In order to avoid the growth of fungus and mold, which love stagnant water, adequate drainage is essential. Make sure your pot’s bottom has lots of holes so that any excess water can drain through. It’s crucial to drain any extra water that accumulates in the ceramic pot or outer dish.
The amount of light your peace lily receives has a big impact on how healthy it is. Even if shaded by a window, it should be in a room with plenty of natural light but never in the sun.
It’s crucial to have airflow. This indicates that the center of the room is preferable over a stuffy corner for your peace lily.
At the same time, it is crucial that it be placed away from drafts, particularly air conditioning and heating units, as these will disrupt the local environment and exhaust your lily.
Your peace lily’s best buddy is humidity. Since plants originally grew on forest floors, it is usually a good idea to try and replicate that habitat as closely as you can.
Most of the environments in our houses have enough humidity, but if you live in a very dry region, you might try placing a tray of pebbles and water near your peace lily or misting it every day to increase humidity.
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Annual care guid is as follows:
Give your peace lily two annual feedings. both in the beginning of spring and again when summer approaches.
The amount of plant feed that should be used for this should be diluted, and you should add more distilled water than recommended by your preferred brand’s instructions so that the combination is weak.
Since your plant is dormant during the fall and winter, you should never feed your peace lily during these seasons. Because of the mineral buildup, overfeeding your plants will cause browning and blackening of the leaves and flowers.
To give your plant enough time to adapt to its new pot and bloom, repotting your peace lily should also be done in the early spring.
If the roots have completely filled the pot, the Royal Horticultural Society (RHS) advises repotting your peace lily every year.
Repotting more frequently than once a year is not advised because it could stress your plant and impair its health and flowering ability.
It will also be easier to nurture a well-watered, happy peace lily since well-draining compost combined with sand and perlite maintains the soil light and airy.
A helpful reminder is that your plant is pot-bound and has to be repotted if water pours through the drainage holes as soon as you water it.
All plants require trimming at some point, but delicate ones like the peace lily require it more than others.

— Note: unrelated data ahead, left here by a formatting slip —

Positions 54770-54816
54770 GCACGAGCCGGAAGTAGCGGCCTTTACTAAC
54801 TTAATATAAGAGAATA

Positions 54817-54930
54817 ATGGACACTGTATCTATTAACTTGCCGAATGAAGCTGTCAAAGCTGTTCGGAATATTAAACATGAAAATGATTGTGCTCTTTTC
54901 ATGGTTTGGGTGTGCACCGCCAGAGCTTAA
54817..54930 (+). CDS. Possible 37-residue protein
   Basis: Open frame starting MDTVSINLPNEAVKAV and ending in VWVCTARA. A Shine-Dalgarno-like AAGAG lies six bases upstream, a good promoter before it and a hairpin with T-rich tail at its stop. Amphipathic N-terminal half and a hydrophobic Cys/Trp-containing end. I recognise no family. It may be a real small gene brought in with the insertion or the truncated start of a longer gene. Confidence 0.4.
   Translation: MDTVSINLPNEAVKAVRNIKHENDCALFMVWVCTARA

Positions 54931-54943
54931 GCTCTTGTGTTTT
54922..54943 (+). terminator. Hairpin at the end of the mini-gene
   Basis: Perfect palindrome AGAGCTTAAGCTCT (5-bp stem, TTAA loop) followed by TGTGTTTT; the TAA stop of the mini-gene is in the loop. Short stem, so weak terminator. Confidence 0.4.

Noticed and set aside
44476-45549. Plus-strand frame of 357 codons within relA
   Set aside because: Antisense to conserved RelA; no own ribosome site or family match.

It is ideal to perform a routine trim in the fall, at the conclusion of the flowering season, along with pruning any blooms or foliage that is beginning to turn brown.
This includes pruning off older outer and low-hanging leaves so that the plant can concentrate its efforts on producing blossoms for the upcoming spring and maintain a tidy, youthful appearance.
How do I know if my Peace Lily is dying?
It’s also crucial to keep in mind that just because one of your peace lilies’ flowers dies does not indicate the entire plant is doomed.
Don’t rush to throw away the entire plant because each bloom only lasts for ten to twenty-one days before starting to fade.
Lily plants in good health go several months without producing new flowers each year. After the plant has finished producing flowers from spring to summer, it goes into dormancy from late autumn to early spring.
On an otherwise healthy plant, it is completely normal for old flowers and leaves to turn brown and die.
Having said that, everything beautiful will eventually come to an end. The symptoms of a dying peace lily are the same as those of an neglected lily.
Consequently, there is no way to tell for sure if your lily is just feeling under the weather or if it is nearing the end of its life.
Following the care instructions above for several months and your lily is still not at its peak could be a sign that your plant is dying.
If you want to enjoy your peace lily blooms for as long as possible, make sure not to make any significant changes to your care regimen or environment once it starts to flower. Your plant can benefit greatly from something as simple as moving it to a different location.
Overall, the Peace lily is a graceful plant that blooms in stunning white and, if properly cared for, will reward you with a profusion of blooms in the spring and summer.
They are a representation of prosperity, hope, healing, and of course, peace. They only need occasional watering to thrive. The ideal finishing touch for any room in your house.